Comments from the State Law Advisor had resulted in further amendments with the disestablishment of authorities. Authorities should be given access to due process, and should therefore be given a chance to come to Parliament to present their case.

Mr Terreblanch added that on the financial sections, the concurrence of the Minister of Finance would be added. There were further amendments that would be tabled that were from the Department, and work aimed at cleaning up the Bill in terms of its general drafting.

Mr Holomisa (United Democratic Movement) noted that a late submission had been received from the Habitat Council. He asked the chair how the submission would be dealt with.

The chair noted that all South Africans had been given an opportunity to comment, and the deadline had expired. To allow those who had daily access to Parliament, because they live in Cape Town, to make late submissions, would not be fair. The Habitat Council was welcome to talk to individual members on the issue, and the Members could raise the issue at the Portfolio Committee meetings if they chose.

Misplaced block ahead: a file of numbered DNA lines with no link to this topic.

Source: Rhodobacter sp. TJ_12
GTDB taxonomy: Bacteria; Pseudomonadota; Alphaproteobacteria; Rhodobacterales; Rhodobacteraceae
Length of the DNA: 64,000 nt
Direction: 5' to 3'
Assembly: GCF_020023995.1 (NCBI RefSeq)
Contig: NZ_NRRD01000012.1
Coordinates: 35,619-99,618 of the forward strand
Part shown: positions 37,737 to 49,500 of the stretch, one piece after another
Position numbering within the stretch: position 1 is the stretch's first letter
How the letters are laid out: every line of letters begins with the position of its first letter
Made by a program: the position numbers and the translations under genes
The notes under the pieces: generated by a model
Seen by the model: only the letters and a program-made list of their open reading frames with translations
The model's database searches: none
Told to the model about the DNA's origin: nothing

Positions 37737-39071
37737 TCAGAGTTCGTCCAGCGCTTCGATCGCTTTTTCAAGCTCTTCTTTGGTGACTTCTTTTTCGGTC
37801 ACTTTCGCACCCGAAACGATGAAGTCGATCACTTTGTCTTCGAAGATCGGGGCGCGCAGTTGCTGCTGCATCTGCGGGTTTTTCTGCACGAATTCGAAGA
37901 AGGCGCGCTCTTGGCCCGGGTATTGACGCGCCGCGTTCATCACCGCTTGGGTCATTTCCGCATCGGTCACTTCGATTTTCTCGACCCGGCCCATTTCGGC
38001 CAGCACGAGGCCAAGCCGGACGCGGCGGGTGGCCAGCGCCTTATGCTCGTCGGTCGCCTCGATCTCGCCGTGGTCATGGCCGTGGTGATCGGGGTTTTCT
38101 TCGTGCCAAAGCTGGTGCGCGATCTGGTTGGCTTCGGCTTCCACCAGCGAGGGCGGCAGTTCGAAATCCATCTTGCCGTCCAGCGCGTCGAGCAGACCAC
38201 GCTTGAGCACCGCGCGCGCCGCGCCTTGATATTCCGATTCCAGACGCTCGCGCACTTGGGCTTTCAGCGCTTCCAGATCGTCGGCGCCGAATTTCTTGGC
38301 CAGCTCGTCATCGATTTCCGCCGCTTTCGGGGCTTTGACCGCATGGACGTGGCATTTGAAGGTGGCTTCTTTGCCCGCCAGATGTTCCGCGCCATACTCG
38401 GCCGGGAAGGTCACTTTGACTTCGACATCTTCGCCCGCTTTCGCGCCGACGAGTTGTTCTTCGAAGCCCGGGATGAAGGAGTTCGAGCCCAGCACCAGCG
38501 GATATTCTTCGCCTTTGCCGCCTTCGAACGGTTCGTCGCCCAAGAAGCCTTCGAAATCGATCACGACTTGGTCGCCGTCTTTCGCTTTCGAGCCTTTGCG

The Chair noted that in a meeting with the Minister the previous night, the Minister had indicated that the Gauteng Legislature would like to make a presentation to the Portfolio Committee. The Chair had indicated that if the concerns of the legislature, as expressed in their written submissions, had been noted. If they still had concerns, they were invited to write to the Portfolio Committee.

Mr Moorcroft (Democratic Party) stated that his party was more comfortable with the Bill given the departments comments. They would be even more comfortable if the amendments were faxed to those who had expressed the major concerns.

Dr Benjamin (African National Congress) noted that the Gauteng Legislature would raise there concerns in the National Council of Provinces if they did not have them resolved in the Portfolio Committee. The Portfolio Committee would then have to deal with them when the amendments from the National Council of Provinces came back to the Portfolio Committee.

The chair noted that there were no more comments, and therefore asked whether the Portfolio Committee was happy to proceed. The Portfolio Committee agreed.

A motion of desirability was read by the Chair, and agreed to by the Portfolio Committee. The Committee would begin deliberating formally on the Bill on Friday, 17 September.